Anylising games and work shops

Critical Evaluation

Steven Rowbotham


I entered the first year of university not really knowing what to expect. Being the eldest; I wondered how I would fit in.

Would I be accepted by today’s youth and would I be able to let myself go and be part of the year, both on a professional and social level. These were genuine concerns, thankfully the structure of the course stripped us down and put us in a place where we were all equal; we had to forget about the outside world.

How I stand in the street is not how I stand in workshops or the stage. I was to become a neutral figure, stripped of habit and traits. We started to build, to find ourselves as performers, and with that our roles with in the group.

The games that we played in the first few weeks were just an agent, the rules of the game were not specific and it was up to you to bend them and break them and open your mind in order to be successful.

The point was not to effortlessly roll a ball to a person and receive it, but to develop concentration, build personal discipline and trust in others that you can then take to the stage.

It’s not only games that have rules, we as people do, and we are bound by them.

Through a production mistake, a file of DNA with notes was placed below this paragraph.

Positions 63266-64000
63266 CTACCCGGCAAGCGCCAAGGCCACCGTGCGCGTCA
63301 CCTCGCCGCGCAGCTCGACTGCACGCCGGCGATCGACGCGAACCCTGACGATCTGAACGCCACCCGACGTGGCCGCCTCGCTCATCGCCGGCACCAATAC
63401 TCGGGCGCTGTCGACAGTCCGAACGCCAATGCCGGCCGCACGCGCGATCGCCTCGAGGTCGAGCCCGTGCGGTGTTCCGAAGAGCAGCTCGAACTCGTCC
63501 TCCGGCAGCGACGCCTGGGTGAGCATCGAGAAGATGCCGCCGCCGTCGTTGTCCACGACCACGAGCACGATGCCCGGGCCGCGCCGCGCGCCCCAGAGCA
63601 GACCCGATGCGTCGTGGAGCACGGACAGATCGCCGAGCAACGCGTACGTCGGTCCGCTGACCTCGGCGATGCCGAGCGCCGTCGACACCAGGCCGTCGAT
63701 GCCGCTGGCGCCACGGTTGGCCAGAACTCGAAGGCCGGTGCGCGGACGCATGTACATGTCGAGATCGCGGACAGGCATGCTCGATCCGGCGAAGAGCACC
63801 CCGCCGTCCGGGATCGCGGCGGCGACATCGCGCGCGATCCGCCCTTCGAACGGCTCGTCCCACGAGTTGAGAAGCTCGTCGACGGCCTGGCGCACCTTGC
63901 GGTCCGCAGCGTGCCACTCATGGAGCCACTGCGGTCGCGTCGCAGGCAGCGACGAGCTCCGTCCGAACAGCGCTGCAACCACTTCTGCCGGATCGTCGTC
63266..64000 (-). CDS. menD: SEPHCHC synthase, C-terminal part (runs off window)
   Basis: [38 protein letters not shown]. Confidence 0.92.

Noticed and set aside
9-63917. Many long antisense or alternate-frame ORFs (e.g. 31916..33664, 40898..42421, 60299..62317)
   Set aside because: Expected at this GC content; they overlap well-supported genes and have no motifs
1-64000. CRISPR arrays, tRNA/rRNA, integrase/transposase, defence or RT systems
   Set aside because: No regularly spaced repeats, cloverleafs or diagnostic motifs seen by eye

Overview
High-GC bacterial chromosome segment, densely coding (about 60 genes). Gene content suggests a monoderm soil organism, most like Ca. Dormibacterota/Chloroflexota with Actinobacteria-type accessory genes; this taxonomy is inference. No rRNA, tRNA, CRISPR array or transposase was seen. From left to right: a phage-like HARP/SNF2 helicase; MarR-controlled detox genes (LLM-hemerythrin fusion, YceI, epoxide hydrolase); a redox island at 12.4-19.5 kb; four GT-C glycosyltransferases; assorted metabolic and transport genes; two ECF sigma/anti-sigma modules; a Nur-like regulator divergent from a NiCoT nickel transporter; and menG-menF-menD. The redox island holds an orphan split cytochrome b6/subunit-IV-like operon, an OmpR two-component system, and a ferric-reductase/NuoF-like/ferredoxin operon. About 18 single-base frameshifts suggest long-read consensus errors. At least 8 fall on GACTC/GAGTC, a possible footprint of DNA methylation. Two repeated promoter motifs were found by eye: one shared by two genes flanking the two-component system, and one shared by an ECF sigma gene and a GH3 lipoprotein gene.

In the first term the object was all about discovering our limitations and finding the point to which you say “I can’t do that” and then breaking through it, developing, physically and mentally moving forward as a performer, a thinker and an artist.

The games helped me to let go of any inhibitions I had, in particular activities that required me to be extremely close to relative strangers.

Looking back at our time playing games as a company, the members of the group who invested and committed, are in my opinion the same people who have created the best work, or at least strived to do so.

I have always enjoyed collaborating and being part of a well-oiled, tight ensemble, so naturally I was excited by the devising project. However on a personal level I found this project very difficult, much time was wasted talking about external projects and activities.

I felt I was treading a thin line between wanting to get our heads down and concentrate and work with the task in hand without out-casting myself as the group nag.

I found the project to be a constant juggling act, we had undoubted talent and creativity in the group, but as part of the package came big egos.

I found the best way was to lead from behind, I was pleased with myself that I had the personal recourses and patients to organise the group in a professional and harmonious manor.

As much as I found the Empty Space and Devising projects a personal struggle approaches to character was a joy.

I was to learn the art of being somebody else, make others believe that I am that person, to have his hopes, fears, joys and disappointments.

I would soon learn that this is not the art of pretending, it’s the search for truth – as Stanislavsky says ‘the more you have of conscious and creative moments in your role the more chance you will have of a flow of inspiration. To play truly means to be right, logical, coherent, to think, strive, feel and act in unison with your role (Stanislavski, an actor’s handbook, p149-150)

The module was called ‘Approaches to Character’ but it was so much more.